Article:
'Near-bankrupt' Ingram walks free in fraud case

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The Independent Online

Charles Ingram, the former Army major who tried to cheat his way to the top prize on Who Wants to be a Millionaire? was given a two-year conditional discharge yesterday for insurance fraud.

Judge Samuel Wiggs said Ingram, 41, had already been severely punished because he had lost money and was on the brink of bankruptcy. The judge also ordered that Ingram should pay no court costs.

Bournemouth Crown Court was told that Ingram, from Easterton, Wiltshire, made a claim for a genuine burglary. But he had failed to tell Direct Line Insurance about claims he had made in the three years before he took the policy in July 2001.

Mr Ingram was found guilty on 28 October of obtaining a pecuniary advantage by deception and of a second charge of deception by attempting to claim on that policy.

Selva Ramasay, for the defence, said the case was an unusual fraud because Mr Ingram had lost money. "Most people think of insurance fraud as people making money but that simply is not the case here at all." He said Mr Ingram, his wife, Diana, and their three children had suffered over the past two years because of the adverse publicity over the Millionaire case and this case.

Mr Ingram was handed a suspended sentence for his part in the Millionaire fraud

Judge Wiggs said: "Well, he doesn't exactly shun publicity though does he? One only has to watch the television to know that."

Mr Ramasay said Mr Ingram had given all the profits from his tabloid interviews to charity and that he had only made money from the "recent and infamous" Celebrity Wife Swap programme with Jade Goody to support his family.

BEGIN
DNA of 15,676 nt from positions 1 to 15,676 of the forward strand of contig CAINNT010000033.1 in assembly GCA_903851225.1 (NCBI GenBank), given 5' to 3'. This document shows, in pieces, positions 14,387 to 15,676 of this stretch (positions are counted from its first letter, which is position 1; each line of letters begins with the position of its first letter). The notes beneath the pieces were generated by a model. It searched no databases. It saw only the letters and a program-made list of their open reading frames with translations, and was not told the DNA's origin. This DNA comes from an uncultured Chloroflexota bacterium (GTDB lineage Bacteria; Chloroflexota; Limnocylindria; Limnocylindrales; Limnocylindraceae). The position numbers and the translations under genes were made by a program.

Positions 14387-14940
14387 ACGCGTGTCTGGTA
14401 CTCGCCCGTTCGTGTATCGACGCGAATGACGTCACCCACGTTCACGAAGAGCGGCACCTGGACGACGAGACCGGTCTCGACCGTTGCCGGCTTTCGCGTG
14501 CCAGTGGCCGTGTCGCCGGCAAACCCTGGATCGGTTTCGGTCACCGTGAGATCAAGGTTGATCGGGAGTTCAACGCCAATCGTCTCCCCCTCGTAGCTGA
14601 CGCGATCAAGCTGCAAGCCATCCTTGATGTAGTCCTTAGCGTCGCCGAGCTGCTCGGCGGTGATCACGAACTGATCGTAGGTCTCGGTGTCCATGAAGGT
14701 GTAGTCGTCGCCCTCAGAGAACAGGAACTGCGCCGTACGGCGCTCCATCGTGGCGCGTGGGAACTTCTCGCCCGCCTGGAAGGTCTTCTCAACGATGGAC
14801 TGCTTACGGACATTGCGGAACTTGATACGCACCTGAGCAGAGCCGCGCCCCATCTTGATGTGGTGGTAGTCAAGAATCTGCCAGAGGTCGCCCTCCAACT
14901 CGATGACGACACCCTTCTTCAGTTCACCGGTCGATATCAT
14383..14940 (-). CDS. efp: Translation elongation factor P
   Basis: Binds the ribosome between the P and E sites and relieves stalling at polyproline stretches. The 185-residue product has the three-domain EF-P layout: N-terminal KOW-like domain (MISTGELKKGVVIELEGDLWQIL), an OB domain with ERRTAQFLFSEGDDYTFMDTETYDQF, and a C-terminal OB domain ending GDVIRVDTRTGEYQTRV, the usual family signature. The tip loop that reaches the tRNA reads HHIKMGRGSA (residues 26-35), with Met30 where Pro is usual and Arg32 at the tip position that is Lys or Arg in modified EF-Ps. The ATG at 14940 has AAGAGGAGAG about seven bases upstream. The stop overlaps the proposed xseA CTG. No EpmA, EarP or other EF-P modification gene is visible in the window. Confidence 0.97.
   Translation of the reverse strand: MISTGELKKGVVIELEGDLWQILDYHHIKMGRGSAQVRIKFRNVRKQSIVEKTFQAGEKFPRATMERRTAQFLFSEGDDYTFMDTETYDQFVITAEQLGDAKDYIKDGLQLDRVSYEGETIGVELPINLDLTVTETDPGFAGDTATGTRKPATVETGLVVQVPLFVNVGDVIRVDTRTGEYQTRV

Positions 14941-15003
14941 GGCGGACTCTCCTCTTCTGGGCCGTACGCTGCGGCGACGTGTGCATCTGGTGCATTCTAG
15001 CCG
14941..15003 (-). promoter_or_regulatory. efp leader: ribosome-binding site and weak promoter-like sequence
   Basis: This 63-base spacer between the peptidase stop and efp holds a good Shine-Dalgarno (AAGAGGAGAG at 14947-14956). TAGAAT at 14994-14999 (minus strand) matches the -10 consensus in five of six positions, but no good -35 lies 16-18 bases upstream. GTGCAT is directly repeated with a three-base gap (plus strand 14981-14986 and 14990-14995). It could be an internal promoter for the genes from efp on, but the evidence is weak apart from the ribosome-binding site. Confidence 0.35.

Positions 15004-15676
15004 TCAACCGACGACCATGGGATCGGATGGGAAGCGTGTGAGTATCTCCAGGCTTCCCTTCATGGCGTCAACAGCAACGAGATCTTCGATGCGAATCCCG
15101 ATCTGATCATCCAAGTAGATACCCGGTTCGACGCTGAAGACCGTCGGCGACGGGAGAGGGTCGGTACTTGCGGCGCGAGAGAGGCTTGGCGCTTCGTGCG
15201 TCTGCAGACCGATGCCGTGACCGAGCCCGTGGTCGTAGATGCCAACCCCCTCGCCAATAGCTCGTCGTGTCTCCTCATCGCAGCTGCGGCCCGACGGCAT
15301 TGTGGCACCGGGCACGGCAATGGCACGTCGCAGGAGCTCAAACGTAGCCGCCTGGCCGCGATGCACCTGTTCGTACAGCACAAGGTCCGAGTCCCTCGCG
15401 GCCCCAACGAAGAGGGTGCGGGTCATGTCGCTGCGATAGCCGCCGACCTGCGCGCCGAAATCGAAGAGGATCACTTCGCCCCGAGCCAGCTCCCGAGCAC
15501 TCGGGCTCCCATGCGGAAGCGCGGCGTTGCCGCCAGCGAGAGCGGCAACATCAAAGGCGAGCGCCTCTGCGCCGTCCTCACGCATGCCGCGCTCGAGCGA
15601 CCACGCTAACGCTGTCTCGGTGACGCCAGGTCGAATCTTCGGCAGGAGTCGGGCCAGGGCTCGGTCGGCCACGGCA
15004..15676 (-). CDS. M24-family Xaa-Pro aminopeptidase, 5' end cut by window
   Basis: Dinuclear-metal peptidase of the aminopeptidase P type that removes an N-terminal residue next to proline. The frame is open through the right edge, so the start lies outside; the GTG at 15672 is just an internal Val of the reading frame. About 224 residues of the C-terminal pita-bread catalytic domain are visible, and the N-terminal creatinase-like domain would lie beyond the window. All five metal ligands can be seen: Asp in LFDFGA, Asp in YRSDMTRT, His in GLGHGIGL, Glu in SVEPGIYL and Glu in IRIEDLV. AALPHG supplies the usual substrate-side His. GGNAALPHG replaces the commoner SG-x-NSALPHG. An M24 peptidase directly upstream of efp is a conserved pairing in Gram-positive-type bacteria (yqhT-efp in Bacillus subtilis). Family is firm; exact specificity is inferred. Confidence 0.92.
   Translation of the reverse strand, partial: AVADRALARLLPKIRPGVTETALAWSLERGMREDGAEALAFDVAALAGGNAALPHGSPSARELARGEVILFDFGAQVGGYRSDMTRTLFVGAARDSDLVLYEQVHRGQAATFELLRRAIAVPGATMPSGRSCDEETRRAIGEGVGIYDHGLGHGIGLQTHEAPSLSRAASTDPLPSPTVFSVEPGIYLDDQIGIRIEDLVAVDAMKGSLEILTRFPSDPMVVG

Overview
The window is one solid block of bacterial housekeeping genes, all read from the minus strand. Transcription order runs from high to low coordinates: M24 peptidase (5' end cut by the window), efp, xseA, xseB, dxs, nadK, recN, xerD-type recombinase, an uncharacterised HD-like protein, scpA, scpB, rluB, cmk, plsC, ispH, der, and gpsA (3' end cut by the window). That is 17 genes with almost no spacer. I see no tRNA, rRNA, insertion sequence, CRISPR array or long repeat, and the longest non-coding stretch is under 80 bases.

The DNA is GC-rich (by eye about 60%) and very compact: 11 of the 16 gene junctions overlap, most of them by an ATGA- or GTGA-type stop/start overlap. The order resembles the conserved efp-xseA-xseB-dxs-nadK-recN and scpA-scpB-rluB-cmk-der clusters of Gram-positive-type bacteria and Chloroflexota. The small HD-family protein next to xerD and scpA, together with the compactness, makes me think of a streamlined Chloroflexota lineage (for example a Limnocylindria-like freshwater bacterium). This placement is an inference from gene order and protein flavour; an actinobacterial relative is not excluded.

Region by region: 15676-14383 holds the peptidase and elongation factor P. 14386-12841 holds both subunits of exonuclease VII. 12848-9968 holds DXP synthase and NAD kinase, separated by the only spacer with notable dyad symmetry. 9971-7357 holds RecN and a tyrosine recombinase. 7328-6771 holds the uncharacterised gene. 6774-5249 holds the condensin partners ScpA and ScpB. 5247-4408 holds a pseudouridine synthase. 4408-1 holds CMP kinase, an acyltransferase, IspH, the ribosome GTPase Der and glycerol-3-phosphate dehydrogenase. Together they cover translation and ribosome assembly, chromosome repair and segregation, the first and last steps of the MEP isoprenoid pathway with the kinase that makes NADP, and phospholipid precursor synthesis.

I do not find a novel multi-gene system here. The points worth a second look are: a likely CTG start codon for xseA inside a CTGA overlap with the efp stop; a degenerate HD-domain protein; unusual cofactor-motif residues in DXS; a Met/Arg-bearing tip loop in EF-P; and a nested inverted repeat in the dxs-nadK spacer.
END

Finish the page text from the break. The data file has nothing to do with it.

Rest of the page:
The family owed about £400,000 because of a civil action taken against the makers of Who Wants to Be A Millionaire?

His barrister said Mr Ingram had been depressed and had trouble sleeping since his problems started and because of "hurtful" press reports.

He hoped people would see "another side of Charles Ingram", who is to run the London Marathon next year for charity.

Ingram's motor insurers had cancelled his policy the day after his latest conviction. He had great trouble in finding another, and when he did his premiums were doubled.

Judge Wiggs said he agreed with Mr Ramasay and added that he had considered imposing a community punishment order but there were concerns that Ingram would be bullied.

He said a heavy fine was also clearly out of the question and had little choice but to let Ingram leave the court with a conditional discharge. He said Ingram was a man in "financial dire straits" who should consider declaring himself bankrupt.

Afterwards, the former soldier said he felt "humbled" by the decision and said he was extremely grateful to Judge Wiggs. "I would like to think of this as the first day of the rest of our lives," he said.

Mrs Ingram said: "We're just relieved that we can go home and start rebuilding our family now."